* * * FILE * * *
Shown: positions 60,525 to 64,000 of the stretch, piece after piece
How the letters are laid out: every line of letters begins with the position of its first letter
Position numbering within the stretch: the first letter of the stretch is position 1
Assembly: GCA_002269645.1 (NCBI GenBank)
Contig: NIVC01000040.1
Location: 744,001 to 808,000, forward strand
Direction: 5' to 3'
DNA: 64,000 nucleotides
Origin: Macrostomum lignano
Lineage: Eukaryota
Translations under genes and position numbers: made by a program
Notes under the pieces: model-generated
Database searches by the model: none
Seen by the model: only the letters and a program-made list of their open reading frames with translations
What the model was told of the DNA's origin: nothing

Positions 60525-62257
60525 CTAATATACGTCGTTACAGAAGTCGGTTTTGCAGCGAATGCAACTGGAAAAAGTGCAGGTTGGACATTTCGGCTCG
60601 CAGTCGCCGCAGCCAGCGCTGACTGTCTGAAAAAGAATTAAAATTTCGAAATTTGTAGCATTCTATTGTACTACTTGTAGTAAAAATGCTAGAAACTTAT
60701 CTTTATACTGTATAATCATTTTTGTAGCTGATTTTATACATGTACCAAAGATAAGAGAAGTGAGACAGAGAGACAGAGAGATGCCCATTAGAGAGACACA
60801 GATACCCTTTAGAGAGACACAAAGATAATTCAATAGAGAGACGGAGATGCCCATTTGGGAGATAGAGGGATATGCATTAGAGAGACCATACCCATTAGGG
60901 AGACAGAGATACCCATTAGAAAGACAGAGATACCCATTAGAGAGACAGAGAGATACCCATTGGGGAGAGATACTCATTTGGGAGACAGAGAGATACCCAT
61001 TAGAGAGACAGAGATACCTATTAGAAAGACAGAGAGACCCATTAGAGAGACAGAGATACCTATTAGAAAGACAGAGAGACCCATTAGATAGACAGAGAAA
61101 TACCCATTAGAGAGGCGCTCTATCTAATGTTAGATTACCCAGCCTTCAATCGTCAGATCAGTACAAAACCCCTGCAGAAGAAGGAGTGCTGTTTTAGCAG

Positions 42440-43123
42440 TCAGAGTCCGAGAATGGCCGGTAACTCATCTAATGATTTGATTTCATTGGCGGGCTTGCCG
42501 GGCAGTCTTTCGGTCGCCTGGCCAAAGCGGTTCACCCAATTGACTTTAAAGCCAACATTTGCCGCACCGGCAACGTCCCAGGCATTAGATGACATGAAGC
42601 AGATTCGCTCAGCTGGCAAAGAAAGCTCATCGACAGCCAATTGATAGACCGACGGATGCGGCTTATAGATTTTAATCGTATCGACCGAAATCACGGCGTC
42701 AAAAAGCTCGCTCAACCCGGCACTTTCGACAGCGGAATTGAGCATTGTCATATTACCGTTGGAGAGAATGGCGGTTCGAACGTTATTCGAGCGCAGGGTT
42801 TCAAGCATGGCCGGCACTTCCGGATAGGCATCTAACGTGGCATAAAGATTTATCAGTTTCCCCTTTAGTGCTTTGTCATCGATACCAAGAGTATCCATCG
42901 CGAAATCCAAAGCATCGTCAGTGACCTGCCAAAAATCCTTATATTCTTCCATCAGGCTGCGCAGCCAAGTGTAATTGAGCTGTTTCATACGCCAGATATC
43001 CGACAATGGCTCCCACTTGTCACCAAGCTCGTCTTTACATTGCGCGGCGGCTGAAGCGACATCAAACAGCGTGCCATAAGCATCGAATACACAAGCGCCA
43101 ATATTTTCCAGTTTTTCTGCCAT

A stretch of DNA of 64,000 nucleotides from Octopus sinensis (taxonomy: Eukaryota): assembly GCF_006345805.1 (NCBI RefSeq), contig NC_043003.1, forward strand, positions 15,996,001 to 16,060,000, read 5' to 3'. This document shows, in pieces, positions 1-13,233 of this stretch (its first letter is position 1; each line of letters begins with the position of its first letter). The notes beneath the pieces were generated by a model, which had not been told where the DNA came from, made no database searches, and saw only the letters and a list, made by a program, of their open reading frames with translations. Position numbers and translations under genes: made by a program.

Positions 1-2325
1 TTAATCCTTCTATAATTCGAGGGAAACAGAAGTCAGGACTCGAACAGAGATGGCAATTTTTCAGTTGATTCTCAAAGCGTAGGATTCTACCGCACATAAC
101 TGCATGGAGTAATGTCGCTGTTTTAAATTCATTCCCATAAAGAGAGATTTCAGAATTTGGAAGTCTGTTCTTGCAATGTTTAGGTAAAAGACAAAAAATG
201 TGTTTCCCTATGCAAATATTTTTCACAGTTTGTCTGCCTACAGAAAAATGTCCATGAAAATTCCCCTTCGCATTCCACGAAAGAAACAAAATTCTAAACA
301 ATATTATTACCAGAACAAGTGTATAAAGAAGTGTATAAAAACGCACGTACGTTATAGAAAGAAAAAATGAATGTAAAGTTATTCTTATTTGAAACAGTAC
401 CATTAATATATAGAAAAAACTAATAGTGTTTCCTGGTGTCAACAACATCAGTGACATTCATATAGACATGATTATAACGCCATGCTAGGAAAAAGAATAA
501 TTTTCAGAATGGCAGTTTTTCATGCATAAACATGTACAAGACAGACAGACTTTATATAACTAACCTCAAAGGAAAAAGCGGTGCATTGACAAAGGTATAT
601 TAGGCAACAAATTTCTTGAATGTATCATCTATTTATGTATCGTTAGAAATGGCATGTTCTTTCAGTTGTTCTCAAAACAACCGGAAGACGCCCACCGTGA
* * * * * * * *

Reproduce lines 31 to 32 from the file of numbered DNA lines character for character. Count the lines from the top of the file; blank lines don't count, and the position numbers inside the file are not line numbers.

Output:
43001 CGACAATGGCTCCCACTTGTCACCAAGCTCGTCTTTACATTGCGCGGCGGCTGAAGCGACATCAAACAGCGTGCCATAAGCATCGAATACACAAGCGCCA
43101 ATATTTTCCAGTTTTTCTGCCAT